Mike Grella on the Critical Importance of Sustainability in Site Selection for Communities and Corporations

I’ve seen many changes to site selection criteria – and many constants – since I began my career as an economic development advisor and attorney in 1995.

What hasn’t changed includes labor availability, infrastructure issues, proximity to customers, market risk, tax and regulatory considerations and quality of life concerns. Over the past several years, location strategies have evolved where companies, developers and corporate site selectors are including diversity, equity and inclusion (DEI), sustainability, quality of place, resilience and shortened supply chains to their short-list of criteria.

While practitioners can make a case that each of these additional factors deserves top billing, in the world where I spend most of my time — data centers and digital infrastructure — sustainability is emphasized not only through the life cycle of a project but is embedded in organization’s DNA given the considerable power requirements. In fact, there are multiple external factors driving sustainability as a top corporate priority, particularly for data center operators and large power users. 

First, the role of environmental social governance (ESG) is becoming more important. ESG refers to the consideration of environmental, social and governance factors in investment and business decisions. As such, corporations are increasingly being held accountable for their impact on the environment and society. To that end, many corporations have made firm commitments to reduce carbon emissions and or achieve carbon neutrality.

Second, Reputation and Brand Image: Sustainability has become an increasingly important factor in consumer purchasing decisions and companies that are seen as environmentally and socially responsible often have a competitive advantage over those that are not, particularly with younger consumers who tend to be more environmentally conscious.

Third, Risk Mitigation: Climate change and other environmental challenges can pose major risks to businesses. Data center site selection risk mitigation considers the potential of natural disasters. By taking steps to reduce their environmental impact and build resilience, companies can help mitigate these risks and protect their bottom line.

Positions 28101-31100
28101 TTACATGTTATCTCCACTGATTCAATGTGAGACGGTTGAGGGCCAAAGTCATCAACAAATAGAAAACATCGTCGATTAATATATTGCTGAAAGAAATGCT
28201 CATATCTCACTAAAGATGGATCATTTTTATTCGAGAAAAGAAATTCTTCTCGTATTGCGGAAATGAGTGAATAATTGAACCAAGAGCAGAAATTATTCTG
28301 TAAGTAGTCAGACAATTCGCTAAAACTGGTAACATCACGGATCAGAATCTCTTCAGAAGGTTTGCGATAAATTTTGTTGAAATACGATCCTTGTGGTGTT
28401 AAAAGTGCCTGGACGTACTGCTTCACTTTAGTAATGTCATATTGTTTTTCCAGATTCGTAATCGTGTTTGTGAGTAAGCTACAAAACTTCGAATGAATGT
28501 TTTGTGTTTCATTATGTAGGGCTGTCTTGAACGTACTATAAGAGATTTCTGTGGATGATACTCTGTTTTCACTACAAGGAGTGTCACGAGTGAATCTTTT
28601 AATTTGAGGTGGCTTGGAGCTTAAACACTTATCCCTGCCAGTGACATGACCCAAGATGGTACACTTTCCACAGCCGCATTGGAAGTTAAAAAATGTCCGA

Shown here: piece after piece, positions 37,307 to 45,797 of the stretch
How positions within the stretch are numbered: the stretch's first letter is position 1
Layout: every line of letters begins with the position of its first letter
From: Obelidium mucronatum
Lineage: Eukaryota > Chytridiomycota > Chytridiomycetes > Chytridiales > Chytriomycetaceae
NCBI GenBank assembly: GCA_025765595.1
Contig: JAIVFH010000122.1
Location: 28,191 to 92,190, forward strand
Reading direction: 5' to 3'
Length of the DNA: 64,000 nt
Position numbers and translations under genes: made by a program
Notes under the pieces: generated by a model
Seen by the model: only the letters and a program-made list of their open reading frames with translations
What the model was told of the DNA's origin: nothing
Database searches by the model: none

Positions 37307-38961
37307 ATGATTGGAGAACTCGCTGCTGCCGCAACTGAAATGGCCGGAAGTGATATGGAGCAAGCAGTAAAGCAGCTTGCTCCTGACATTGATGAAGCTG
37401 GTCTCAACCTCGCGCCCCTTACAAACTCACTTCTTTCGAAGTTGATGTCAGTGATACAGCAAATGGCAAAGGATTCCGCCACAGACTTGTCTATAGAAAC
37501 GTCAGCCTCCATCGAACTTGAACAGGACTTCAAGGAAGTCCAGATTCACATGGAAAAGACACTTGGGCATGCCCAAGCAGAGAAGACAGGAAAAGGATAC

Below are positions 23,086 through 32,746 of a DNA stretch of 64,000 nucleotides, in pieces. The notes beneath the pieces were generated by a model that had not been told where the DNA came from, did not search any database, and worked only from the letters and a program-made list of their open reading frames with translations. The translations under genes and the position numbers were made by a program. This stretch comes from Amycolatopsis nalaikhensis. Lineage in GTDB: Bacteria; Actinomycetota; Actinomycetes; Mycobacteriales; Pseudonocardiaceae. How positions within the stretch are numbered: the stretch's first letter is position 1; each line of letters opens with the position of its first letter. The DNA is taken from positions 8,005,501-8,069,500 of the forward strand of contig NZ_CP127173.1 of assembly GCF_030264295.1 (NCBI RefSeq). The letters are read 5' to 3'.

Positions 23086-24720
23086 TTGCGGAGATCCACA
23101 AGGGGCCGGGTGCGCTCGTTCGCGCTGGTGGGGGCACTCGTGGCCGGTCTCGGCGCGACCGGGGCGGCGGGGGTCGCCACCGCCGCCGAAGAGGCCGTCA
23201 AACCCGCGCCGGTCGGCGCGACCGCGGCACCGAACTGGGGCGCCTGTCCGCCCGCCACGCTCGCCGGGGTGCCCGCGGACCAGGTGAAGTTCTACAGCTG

Fourth, Cost Savings: Sustainability initiatives can often result in cost savings over the long term, particularly in areas such as energy efficiency, waste reduction and reduced energy costs utilizing innovative technologies such as battery storage, free cooling and power management software.

Fifth, Regulatory Reporting and Compliance: In 2022, the U.S. Securities & Exchange Commission (SEC) issued a proposed rule that would enhance and standardize climate disclosure requirements provided by publicly traded companies. The new regulation would require additional climate disclosures in registration statements and annual reports, such as scenario analysis and stress testing. Final rules have not been released; however, companies need to prepare for greater regulatory and investor scrutiny of the risks and financial impacts of climate change.

Lastly, Employee Retention and Recruitment: Employees are increasingly looking for companies that prioritize sustainability and social responsibility. By demonstrating a commitment to sustainability, companies can attract and retain top talent, particularly among younger workers who are particularly concerned about environmental and social issues.

To meet aggressive sustainability and carbon reduction goals, companies not only need to continuously innovate and engineer more efficient buildings, hardware/server, heating and cooling solutions; they must site operations in areas where they can grow and scale while minimizing their carbon footprint.  

Several Florida cities have made public commitments to reduce their carbon emissions. Gainesville has set a goal to achieve 100% renewable energy and Sarasota has set a goal to achieve carbon neutrality by 2045. Orlando, Palm Beach and St. Petersburg have set goals to become carbon neutral by 2050.

Volusia County is pioneering in its approach to sustainability. The Green Volusia program is a long-term initiative designed to provide residents and visitors with information about sustainable practices. The Green Volusia program coordinates Volusia County’s 2014 Sustainability Action Plan, which identifies seven specific sustainability goals, including providing a healthy economy, maintaining a healthy environment, promoting a healthy community, encouraging efficient transportation and community design, conserving water and promoting water efficiency, conserving energy and promoting renewable energy and reducing waste and promoting recycling.

As the focus on ESG continues to grow and corporations are held more accountable for their impact on the environment and society, Volusia County is well-positioned to lure new investment. It should not take its foot off the gas pedal (of its electric vehicle) in adopting new measures and goals to reduce its carbon footprint.